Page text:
Australia’s Cloud market has reached mainstream adoption far faster than anticipated. ARN’s latest roundtable 'Cloud Evolution and the ongoing journey' set out to answer the question, where to from here?
The roundtable was held at Jonah’s Restaurant in Whale Beach on Sydney’s northern peninsula, and was sponsored by rhipe (formerly Newlease). Guests were flown up by Sydney Seaplanes to discuss the future of the Cloud market, as it rapidly becomes the de facto infrastructure standard for many Australian businesses, and has vast repercussions for the channel. The concept of Cloud computing has quickly evolved from the early days of simple grid computing, to encapsulate utility computing and software-as-a-service (SaaS).
Today, this emerging model means users can access their applications from anywhere, any time, through their connected devices.
The full pictorial slideshow of the event can be found here.
TIMES ARE A-CHANGING
Partners and MSPs that were quick off the mark – those that got in early and built Cloud services - are already reaping the rewards and have built the strategies to safeguard against the risks. Equally exciting are the new ‘born in the Cloud’ partners, who are keen to capture a piece of the market and differentiate from competitors.
The iPad and iPhone generation won’t tolerate downtime, and have no tolerance for slow load times and poor user experience interfaces. What was acceptable 10 years ago, in the nascent Cloud market, is not acceptable now, according to Enspire CEO, Geoffrey Nicholas.
His company built its first datacentre in 2005, a single HP Box in a datacentre in Collins Street, Melbourne. Customers loved it.
“What we found was that was a better solution than what our customers had. If we went to market with that strategy today we just wouldn’t sell anything. I mean we’ve got to have a fully redundant environment; uptime is enormous. You just can’t underestimate what was acceptable then is just not acceptable now,” Nicholas said.
“I would hate to be trying to break into the Cloud service provider market now. It was so much easier in 2005. We didn’t have the tools that we have today, seven, eight, nine years ago, but the customer expectations demand it.
“People will come and they will look at our datacentre, they don’t care what sits behind it whether it’s Hyper-V or VMware, whether we’re replicating with Veeam… they just want to know they can get their data back if they need to. In our solution we’ve got to be able to have something on the site that can actually drop the VM in their environment. Security is also really, really important for them, alongside accessing old data. If something happens to Enspire or there’s a disaster in Melbourne and the ASX building that we’re in just goes offline, those are the sort of things that are really driving the customer behaviour now.”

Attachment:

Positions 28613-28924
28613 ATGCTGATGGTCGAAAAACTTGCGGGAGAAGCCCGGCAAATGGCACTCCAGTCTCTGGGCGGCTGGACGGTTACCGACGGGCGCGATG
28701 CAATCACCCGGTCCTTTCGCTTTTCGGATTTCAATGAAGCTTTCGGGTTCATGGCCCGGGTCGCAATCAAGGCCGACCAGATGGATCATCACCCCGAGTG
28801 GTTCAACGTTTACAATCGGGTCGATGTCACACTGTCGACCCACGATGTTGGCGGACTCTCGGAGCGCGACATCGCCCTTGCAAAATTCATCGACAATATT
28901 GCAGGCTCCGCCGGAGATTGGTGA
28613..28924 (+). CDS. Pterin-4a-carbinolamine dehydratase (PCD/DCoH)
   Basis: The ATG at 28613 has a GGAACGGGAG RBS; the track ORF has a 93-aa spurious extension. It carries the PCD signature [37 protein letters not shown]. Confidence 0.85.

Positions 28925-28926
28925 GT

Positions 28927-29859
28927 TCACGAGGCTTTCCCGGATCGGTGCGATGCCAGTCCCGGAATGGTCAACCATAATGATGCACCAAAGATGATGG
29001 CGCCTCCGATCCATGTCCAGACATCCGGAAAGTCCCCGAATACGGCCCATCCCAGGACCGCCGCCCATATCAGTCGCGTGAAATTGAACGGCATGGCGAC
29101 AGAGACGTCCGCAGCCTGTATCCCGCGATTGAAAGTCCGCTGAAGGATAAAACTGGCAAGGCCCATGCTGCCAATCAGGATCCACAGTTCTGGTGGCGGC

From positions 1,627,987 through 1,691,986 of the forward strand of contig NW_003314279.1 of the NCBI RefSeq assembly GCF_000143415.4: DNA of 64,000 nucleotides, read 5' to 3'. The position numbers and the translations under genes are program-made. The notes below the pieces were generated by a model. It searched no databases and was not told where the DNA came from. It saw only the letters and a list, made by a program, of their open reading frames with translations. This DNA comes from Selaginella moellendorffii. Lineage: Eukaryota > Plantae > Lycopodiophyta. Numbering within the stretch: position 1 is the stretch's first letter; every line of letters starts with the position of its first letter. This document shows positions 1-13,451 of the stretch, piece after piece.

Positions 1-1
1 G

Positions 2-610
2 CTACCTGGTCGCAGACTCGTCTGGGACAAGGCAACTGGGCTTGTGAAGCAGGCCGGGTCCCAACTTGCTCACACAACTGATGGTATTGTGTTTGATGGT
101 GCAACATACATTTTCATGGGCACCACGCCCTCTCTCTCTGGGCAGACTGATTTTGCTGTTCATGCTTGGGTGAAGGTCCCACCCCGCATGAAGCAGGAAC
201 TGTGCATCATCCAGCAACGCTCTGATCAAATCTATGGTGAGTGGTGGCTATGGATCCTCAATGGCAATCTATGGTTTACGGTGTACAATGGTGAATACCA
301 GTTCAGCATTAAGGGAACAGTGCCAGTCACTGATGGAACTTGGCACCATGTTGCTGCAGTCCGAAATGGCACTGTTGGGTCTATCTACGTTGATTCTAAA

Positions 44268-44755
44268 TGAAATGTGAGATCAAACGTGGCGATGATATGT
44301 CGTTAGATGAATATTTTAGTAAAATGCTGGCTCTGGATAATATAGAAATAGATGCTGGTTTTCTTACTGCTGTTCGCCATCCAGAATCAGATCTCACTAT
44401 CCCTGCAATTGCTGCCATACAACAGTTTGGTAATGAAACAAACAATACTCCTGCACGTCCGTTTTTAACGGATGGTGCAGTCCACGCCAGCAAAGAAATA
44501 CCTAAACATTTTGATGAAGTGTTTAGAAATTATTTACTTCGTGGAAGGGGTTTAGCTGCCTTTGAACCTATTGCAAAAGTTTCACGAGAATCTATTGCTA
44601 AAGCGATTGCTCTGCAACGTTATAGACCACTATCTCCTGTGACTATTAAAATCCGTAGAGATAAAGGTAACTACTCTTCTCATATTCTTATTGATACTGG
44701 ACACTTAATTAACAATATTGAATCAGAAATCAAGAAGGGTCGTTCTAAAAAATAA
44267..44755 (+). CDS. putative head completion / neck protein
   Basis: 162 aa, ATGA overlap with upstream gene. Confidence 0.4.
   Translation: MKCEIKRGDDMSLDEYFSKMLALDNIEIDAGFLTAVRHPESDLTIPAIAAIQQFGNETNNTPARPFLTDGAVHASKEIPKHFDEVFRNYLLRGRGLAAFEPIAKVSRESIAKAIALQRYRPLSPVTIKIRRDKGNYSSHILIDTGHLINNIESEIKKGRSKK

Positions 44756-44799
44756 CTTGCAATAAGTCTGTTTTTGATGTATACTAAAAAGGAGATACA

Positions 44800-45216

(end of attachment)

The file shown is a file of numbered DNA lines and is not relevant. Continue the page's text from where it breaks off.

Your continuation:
Newcastle-based Regional IT managing director, Dan Wright, agreed that Cloud has gone mainstream, and customers’ Cloud solution demands are becoming more sophisticated.
“I think a lot of them are well and truly on to the Cloud, whether they’ve done their own research or not, they’re well and truly onto the fact that they need to make the move. Customers are even saying to us ‘we need a hybrid Cloud model’. There are a lot of areas where we’re working where broadband isn’t that great, so they want some kind of model where it can be resilient – so if the broadband is down they can still access their information. The customers - particularly a lot of our customers that we wouldn’t expect to be fairly advanced - have grown and they understand and expect that it’s going to be an element of whatever we deliver,” Wright said.
Has Cloud adoption been in-line with expectations, or faster or slower than expected?
“My gut feeling is that it has been a faster adoption than we probably would have anticipated if we were sitting here 12 months or 24 months ago,” Microsoft’s director of small and midmarket solutions and partners, David Gage, said.
“There’s no question Cloud is now mainstream. It’s not an advertisement, but if you want a proof point around the scale that they’re seeing - Office 365 has had 21 quarters of triple digit growth. Azure has had 16 quarters of triple digit growth. And when you get to that point the law of small numbers does not apply. You’re talking massive stakes. It’s a significant business now and I think that the acceleration that we’re seeing it surprised me.”
RedHat’s Australian sales director, Colin Garro, agreed.
“Cloud is now mainstream in Australia and it will continue to grow. A survey done by IDC said that Cloud computing will now grow six times faster than traditional enterprise IT. Those numbers are irrefutable now.”
Citrix’s director of field sales, David Nicol, observed the market had changed fundamentally. “From our observations, starting with small business and now progressing to larger businesses and organisations, is the recognition that doing it themselves, particularly for core infrastructure, doesn’t make a lot of sense,” Nicol said.